Archive for the 'Surrender' Category

SURRENDER OCCURED ON THIS DAY IN 1886

Archival images show Geronimo after his surrender in 1886 - The Globe and Mail
Geronimo “the one who yawns” (June 16, 1829 – February 17, 1909)


On September 4, 1886, Apache leader
Geronimo (above) surrendered to U.S.
government troops. For 30 years, the Native American warrior had battled
to protect his tribe’s homeland; however, by 1886 the Apaches were
exhausted and hopelessly outnumbered. General Nelson Miles accepted
Geronimo’s surrender, making him the last Native American warrior to
formally give in to U.S. forces and signaling the end of the Indian Wars
in the Southwest.

Nelson A. Miles - Wikipedia
Nelson Appleton Miles (August 8, 1839 – May 15, 1925)


Geronimo and his warriors in the Sierra Madres of Mexico.

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JAPAN SURRENDERED ON THIS DAY IN 1945

Why Did Japan Surrender in WW2 | Summary History, Facts, & Audios

5 things to know about Japan's World War II surrender
In this Sept. 2, 1945 file photo, U.S. General Douglas MacArthur, left, watches as the foreign minister of Japan, Mamoru Shigemitsu,
signs the surrender document aboard the USS Missouri on Tokyo
Bay. Lt. General Richard K. Sutherland, center, witnesses the
ceremony marking the end of World War II, with other American
and British officers in the background. (Source: AP Photo)

Remembering Japan's surrender to Allied forces — Class Activity | PBS NewsHour Extra


Aboard the USS Missouri in Tokyo Bay, Japan formally surrendered to the
Allies (above) bringing an end to
World War II.

By the summer of 1945, the defeat of Japan was a foregone conclusion. The Japanese navy and air force were destroyed. The Allied naval blockade of
Japan and intensive bombing of Japanese cities had left the country and
its economy devastated. At the end of June, the Americans captured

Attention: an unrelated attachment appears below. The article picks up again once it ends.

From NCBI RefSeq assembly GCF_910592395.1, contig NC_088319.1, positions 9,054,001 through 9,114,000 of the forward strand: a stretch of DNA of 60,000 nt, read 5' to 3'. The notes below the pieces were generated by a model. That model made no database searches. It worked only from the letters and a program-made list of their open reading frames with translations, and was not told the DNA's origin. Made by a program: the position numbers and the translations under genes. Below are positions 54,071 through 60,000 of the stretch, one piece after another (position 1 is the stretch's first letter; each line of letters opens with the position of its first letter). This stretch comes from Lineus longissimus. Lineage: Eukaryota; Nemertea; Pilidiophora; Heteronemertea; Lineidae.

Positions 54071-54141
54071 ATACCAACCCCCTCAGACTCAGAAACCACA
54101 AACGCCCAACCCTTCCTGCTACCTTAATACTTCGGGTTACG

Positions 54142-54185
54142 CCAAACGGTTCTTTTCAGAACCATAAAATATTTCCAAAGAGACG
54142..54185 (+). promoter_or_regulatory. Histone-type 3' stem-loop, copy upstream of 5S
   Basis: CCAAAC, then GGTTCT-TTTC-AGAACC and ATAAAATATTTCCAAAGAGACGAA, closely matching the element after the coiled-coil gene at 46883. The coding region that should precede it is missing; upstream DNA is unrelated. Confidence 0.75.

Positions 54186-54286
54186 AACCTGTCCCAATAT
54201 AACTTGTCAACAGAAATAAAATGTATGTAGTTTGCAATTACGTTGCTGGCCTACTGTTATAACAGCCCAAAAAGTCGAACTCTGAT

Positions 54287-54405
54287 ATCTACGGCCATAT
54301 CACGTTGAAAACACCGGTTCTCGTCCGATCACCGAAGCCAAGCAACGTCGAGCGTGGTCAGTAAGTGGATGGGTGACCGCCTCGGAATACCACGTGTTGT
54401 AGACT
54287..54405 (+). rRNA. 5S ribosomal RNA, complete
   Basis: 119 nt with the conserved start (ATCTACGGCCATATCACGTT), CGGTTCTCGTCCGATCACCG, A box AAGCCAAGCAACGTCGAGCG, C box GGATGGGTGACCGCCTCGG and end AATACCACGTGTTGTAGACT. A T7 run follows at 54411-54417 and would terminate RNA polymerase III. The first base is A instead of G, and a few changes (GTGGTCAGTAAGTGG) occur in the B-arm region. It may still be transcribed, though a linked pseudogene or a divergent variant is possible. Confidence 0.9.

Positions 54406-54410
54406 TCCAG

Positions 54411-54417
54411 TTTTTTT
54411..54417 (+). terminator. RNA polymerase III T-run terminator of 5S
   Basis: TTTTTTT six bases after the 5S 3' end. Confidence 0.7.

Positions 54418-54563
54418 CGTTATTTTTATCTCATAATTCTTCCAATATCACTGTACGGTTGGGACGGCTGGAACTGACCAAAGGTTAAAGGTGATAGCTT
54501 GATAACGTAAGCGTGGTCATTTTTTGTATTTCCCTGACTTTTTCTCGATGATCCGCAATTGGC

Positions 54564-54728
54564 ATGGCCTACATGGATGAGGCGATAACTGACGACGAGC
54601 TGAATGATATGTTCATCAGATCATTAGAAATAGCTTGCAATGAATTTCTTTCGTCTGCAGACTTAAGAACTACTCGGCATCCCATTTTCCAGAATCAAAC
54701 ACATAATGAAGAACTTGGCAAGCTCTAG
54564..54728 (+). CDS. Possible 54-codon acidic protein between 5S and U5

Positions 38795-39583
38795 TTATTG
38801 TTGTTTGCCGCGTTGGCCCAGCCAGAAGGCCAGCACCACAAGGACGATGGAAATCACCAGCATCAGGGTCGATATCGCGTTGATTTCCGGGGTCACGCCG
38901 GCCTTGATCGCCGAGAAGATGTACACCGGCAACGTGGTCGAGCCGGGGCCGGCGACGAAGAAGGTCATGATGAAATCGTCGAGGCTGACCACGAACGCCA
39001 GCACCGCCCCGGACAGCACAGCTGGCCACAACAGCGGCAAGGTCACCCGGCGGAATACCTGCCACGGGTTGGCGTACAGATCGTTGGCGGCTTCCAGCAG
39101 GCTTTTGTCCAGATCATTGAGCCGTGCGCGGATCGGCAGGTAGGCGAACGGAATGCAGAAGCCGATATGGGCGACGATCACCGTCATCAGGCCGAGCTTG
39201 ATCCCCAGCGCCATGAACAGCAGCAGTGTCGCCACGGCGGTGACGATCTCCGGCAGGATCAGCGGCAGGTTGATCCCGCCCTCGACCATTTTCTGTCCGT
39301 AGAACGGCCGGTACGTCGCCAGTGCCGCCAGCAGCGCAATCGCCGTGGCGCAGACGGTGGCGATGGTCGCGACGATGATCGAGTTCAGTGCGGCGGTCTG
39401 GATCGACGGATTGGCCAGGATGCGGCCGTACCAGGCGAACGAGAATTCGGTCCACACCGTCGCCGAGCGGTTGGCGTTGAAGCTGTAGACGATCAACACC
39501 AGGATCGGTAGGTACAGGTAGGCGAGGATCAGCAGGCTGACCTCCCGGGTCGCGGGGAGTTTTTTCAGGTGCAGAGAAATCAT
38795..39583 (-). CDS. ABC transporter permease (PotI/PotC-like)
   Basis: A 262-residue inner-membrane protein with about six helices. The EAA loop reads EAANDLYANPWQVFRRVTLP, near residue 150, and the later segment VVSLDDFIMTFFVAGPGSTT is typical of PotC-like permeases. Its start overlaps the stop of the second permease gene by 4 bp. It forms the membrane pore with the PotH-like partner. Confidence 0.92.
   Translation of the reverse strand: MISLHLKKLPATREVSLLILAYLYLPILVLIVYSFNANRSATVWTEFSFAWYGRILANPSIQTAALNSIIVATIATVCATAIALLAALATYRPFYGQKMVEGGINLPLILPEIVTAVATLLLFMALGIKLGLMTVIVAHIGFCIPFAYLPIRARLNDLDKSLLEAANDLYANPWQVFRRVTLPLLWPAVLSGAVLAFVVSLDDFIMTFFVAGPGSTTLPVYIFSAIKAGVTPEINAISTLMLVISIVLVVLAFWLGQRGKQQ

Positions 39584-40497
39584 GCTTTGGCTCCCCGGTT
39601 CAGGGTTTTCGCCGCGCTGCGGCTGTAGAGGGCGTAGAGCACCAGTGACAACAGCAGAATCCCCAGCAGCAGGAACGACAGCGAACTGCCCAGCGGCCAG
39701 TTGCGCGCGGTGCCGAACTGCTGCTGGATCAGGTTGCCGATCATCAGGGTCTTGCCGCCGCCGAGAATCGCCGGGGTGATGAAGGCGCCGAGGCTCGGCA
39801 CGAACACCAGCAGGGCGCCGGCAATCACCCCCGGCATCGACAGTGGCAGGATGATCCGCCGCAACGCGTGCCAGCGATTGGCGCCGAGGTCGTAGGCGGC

Okinawa, a Japanese island from which the Allies could launch an invasion
of the main Japanese home islands. U.S. General
Douglas MacArthur was
put in charge of the invasion, which was code-named “Operation Olympic”
and set for November 1945.

The Japanese Surrender During World War II: A Sailor's Perspective - The New York Times

r/OldSchoolCool - New Yorkers in Chinatown celebrate the surrender of Japan in World War II. August 14th, 1945

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HISTORY WAS MADE ON THIS DAY

todayinhistory

sandy kozel 2
SANDY KOZEL

Werner Doehner, last survivor of the Hindenburg Zeppelinairship ...

Werner Doehner, last survivor of the Hindenburg disaster, dies at ...

Hindenburg Disaster - real footage of the terrible crash 1937 ...

Chronicle Covers: When the Hindenburg burst into flames ...

6: Filling the Hindenburg With Hydrogen - 10 of the Worst ...

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HISTORY WAS MADE ON THIS DAY

Today-In-Historytitle

Camille bohannon ap 1
CAMILLE
BOHANNON

Image result for the battle of princeton
An oil painting by American artist John Trumbull depicts the fatal wounding by bayonet of Brig. Gen. Hugh Mercer, center, at the
Battle of Princeton.

On this day in 1777, The Battle of Princeton took place in the War of
Independence, in which George Washington defeated the British forces,
led by Cornwallis in Princeton, New Jersey. General Lord Cornwallis
had left 1,400 British troops under the command of Lieutenant Colonel
Charles Mawhood
.

161229_washingtonprinceton_horse_mooney
An 1848 painting by American artist William T. Ranney is titled “Washington Rallying the Americans at the Battle of Princeton.”

161229_washingtonprinceton_oak_mooney
A younger Mercer Oak now stands where the original marked the
scene of the fatal wounding of Brig. Gen. Hugh Mercer.

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AMERICANS DEFEAT BRITISH AT YORKTOWN

Hopelessly trapped at Yorktown, Virginia, British General Lord Cornwallis surrenders 8,000 British soldiers and seamen to a larger Franco-American
force, effectively bringing an end to the
American Revolution on this day
in 1781.

Lord Cornwallis was one of the most capable British generals of the
American Revolution.


Storming of Redoubt #9.

Image result for lord cornwallis


The storming of Redoubt No. 10.

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The victory at Yorktown was honored in a 1783 medallion minted in
Paris and designed there by US Ambassador
Benjamin Franklin.

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